I was working on “Spectacular Spider-Man” at the time.  This design is my attempt to come close to Sean “Cheeks” Galloway’s designs.  I enjoy just about every incarnation of Spider-Man.  I loved him on “Electric Company” when I was in pre-school.  I loved “Spider-man and his Amazing Friends” when I was in elementary school.  I loved the Spider-man movies with Toby Maguire.  (Well, maybe not the third one so much …)

[I was gonna say …  Awesome casting on Gwen Stacy, though.]

Anyway, I like him in school, out of school, married, not married … as long as he knows that “with great power come great responsibility.”  I do get tired of the same old villains, so I was really thrilled with J. Michael Straczynski’s run on Amazing Spider-Man.  He came up with a new mythology for Spidey and introduced lots of cool new villains.  I really was blown away by how he used Spider-Man to address the real-world nightmare of the 9/11/2001 terrorist attack.

I liked the early JMS issues, but actually trying to graft that mystical crap onto Peter’s all-science origin?  And then the later stuff?  Nnnno thank you.  Bonus question:  Your favorite Spider-Man artist?

That’s a tough one.  I think Spider-Man has brought out the best in many artists.  Of course, the man who started it all, Steve Ditko probably deserves the top spot.  (Although I have heard in some places that Jack Kirby did the cover for the first Spider-Man story.)  Of course, John Romita really defined Spider-Man at the time I started to read.  (I think he was doing the art for the daily newspaper strips at the time.)  Other Spider-Man artists I love: Ross Andru (especially for the Superman vs. Spider-Man cross-over), John Romita Jr. (especially for his issues with J. Michael Straczynski), and I am totally addicted to Humbero Ramos, the current Spider-Man artist.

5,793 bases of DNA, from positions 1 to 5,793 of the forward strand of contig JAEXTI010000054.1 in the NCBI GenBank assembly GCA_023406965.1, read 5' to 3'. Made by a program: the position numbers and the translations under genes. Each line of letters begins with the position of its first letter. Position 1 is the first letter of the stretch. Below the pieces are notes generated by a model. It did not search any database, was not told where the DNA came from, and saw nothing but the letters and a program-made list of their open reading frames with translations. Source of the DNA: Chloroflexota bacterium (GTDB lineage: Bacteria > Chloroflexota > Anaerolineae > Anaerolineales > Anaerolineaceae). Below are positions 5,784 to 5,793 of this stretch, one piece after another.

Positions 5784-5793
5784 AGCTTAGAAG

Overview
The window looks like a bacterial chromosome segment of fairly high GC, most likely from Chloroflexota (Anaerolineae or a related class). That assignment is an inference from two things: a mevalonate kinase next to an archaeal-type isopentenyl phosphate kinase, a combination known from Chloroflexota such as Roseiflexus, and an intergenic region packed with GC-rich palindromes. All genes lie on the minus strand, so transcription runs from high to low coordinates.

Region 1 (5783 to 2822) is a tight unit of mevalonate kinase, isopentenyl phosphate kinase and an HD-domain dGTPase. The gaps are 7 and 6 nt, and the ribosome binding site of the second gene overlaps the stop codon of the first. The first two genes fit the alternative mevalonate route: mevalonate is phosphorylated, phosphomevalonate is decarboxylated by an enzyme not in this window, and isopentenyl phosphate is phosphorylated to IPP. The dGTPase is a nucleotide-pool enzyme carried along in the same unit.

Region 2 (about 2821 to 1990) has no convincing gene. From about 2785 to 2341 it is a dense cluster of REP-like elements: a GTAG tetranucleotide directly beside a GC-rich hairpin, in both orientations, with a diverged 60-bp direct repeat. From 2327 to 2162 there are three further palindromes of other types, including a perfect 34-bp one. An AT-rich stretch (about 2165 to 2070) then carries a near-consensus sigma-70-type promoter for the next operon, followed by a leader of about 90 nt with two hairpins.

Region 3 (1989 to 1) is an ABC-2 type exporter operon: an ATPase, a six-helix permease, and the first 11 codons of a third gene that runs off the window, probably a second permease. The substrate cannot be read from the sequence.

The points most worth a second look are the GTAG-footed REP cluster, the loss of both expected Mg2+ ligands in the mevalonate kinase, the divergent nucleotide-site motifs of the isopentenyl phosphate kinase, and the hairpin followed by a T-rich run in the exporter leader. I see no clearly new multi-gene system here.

John Romita Sr. for the win, in my book.  Okay, next:  What am I looking at?  The image file is named “Comrade Hero Crowd.”  Are you now or have you ever been a Communist?

This is a character named Comrade Hero created by James Hansard for the “City of Heroes” game.  He has commissioned several artists to do pin-ups of his character.  In fact, it looks like there is a comic book of him now.

Anyway, I wanted to try doing a propaganda poster.  I found a good one with Lenin and had Comrade Hero take his place.  Am I a communist?  I think in a perfect world, that would be great … everybody together for the common good.  In reality, humans are flawed and communism doesn’t seem to work that well.  (Although, this democracy thing is going off the rails a bit too …)